Monday, December 13, 2010

Science Fiction

On Friday night I needed to go to Target to get a prescription filled.  When I pulled onto their street, there were several cop cars with lights flashing, but, not wanting to be one of the rubbernecks, I only quickly glanced over and couldn’t see a major wreck.  When I turned into the parking lot, though, I noticed that something serious must have happened.  There were no lights on in the whole place, not even streetlights.  Upon further inspection, there were the secondary, back-up generator lights on in the store, and people coming and going, so I decided to try and get my prescriptions filled, I needed those antibiotics, dangit, and wasn’t going to let a little thing like electricity get in my way.

I walked in, spoke to the security guard at the door about the fact that they were, indeed, open, got my cart, and proceeded to walk back toward the pharmacy in the half light of the back-up generated electricity.  It was eerily quiet.  That was when I saw him.

Sawan was walking toward me.  He was wearing his usual outfit: blue North Face Denali vest, jeans and a white t-shirt.  He was talking on the phone, pushing a cart. 

In the space of half a second I felt about a million emotions.  I was startled.  I smiled.  I was excited to see him.  I didn’t know if I should waive, or run to hug him.  There was confusion.  Why wasn’t he running to me? 

And then the realization:  No, it couldn’t possibly be him, he’s dead.  Looked a lot like him, but not him.  Not as handsome.  Too heavy.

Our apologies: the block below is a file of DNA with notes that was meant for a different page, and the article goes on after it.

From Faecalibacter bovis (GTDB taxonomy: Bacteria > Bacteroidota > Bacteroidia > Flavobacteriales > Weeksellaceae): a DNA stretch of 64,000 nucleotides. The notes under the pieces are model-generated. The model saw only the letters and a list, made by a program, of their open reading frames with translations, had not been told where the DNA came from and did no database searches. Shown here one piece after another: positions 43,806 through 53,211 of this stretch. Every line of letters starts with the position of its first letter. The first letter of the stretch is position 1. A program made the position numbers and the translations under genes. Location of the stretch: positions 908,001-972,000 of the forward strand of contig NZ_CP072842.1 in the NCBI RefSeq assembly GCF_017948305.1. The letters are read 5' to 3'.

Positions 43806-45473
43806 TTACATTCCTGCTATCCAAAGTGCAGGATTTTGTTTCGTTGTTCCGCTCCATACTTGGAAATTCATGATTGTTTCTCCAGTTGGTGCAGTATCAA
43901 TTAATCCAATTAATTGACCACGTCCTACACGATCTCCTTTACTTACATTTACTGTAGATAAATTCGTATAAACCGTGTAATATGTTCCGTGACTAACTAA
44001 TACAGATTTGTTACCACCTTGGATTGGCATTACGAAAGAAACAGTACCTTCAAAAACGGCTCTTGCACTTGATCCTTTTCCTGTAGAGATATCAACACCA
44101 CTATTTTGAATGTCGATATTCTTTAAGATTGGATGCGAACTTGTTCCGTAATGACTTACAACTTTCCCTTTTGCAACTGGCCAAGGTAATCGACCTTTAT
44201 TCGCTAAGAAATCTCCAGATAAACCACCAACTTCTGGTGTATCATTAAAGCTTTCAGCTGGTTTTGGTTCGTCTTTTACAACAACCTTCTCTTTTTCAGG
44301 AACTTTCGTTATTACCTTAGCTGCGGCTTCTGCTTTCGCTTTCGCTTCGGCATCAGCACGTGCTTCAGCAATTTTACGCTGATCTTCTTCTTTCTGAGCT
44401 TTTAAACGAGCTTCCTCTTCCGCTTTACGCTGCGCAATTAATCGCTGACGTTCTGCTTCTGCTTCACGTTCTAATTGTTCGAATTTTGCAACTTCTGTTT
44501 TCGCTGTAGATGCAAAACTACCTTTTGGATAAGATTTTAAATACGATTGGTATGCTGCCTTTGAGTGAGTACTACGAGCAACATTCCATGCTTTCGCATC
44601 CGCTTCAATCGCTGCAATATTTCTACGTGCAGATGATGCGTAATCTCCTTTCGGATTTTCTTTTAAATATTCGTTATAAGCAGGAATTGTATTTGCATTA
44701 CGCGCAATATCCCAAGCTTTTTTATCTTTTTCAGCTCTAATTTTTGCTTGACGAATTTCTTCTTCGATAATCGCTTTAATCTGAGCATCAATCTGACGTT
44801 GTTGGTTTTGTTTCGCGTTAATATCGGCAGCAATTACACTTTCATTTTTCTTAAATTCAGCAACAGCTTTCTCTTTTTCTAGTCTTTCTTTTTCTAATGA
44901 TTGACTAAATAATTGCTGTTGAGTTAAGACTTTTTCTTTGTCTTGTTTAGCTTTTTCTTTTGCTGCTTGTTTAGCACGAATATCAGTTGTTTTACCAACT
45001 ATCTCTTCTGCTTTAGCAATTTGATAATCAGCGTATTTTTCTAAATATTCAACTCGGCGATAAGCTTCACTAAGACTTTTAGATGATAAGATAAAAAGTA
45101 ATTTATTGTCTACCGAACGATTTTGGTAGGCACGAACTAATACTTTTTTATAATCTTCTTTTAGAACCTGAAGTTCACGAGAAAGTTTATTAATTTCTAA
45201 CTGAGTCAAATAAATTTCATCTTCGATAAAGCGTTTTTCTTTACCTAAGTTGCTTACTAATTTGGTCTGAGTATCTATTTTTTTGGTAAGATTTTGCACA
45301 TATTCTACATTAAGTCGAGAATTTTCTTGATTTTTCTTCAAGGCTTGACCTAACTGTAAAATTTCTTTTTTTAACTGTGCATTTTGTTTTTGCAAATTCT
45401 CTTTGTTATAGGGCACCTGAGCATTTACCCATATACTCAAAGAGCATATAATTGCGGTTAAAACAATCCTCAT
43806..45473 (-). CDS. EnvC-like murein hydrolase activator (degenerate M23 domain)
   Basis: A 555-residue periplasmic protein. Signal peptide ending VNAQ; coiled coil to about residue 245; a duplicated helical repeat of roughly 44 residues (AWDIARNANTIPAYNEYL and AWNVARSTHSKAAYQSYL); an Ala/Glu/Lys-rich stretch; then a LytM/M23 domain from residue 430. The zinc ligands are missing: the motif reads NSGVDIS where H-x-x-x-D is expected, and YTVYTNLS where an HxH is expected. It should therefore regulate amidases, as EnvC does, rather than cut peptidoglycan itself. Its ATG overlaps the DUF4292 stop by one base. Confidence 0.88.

I had heard of this happening to others but honestly didn’t think it could happen to me.  In my arrogance I thought I was above it.  I thought that since no one knew their husbands as well as I knew mine, this would never happen to me.  I could never mistake someone else for him, I knew him too well.  I would always know the substitute right away.

This has stirred up so many things inside me. 

There’s the moral/ethical dilemma:  If I could choose to have my Sawan alive instead of that stranger, would I?  Thank God I it’s not up to me.

What if I dreamed it all?  What if I somehow made it up, and that really was Sawan, but I was a stranger to him.  Would he still fall in love with me if we met now?

And then there’s the whole reality:  It wasn’t Sawan.  He’s gone.  You’re alone.  This really is your life.  He really was here and now he’s not.  You had an amazing love.  You can’t possibly make sense of it, so stop trying to.

So I resisted the urge to stalk the stranger, went and got my prescriptions filled, and went home, trying to assure myself that reality is better or somehow safer than science fiction.

A photo of Sawan in his Denali vest.  Cutting our Christmas tree with Arthur, 2008.

1 comment:

  1. Ouch. I haven't had any of those moments that I can remember - and I think I'd remember - other than seeing his car with someone who looked the tiniest bit similar driving.

    I hate being a widow.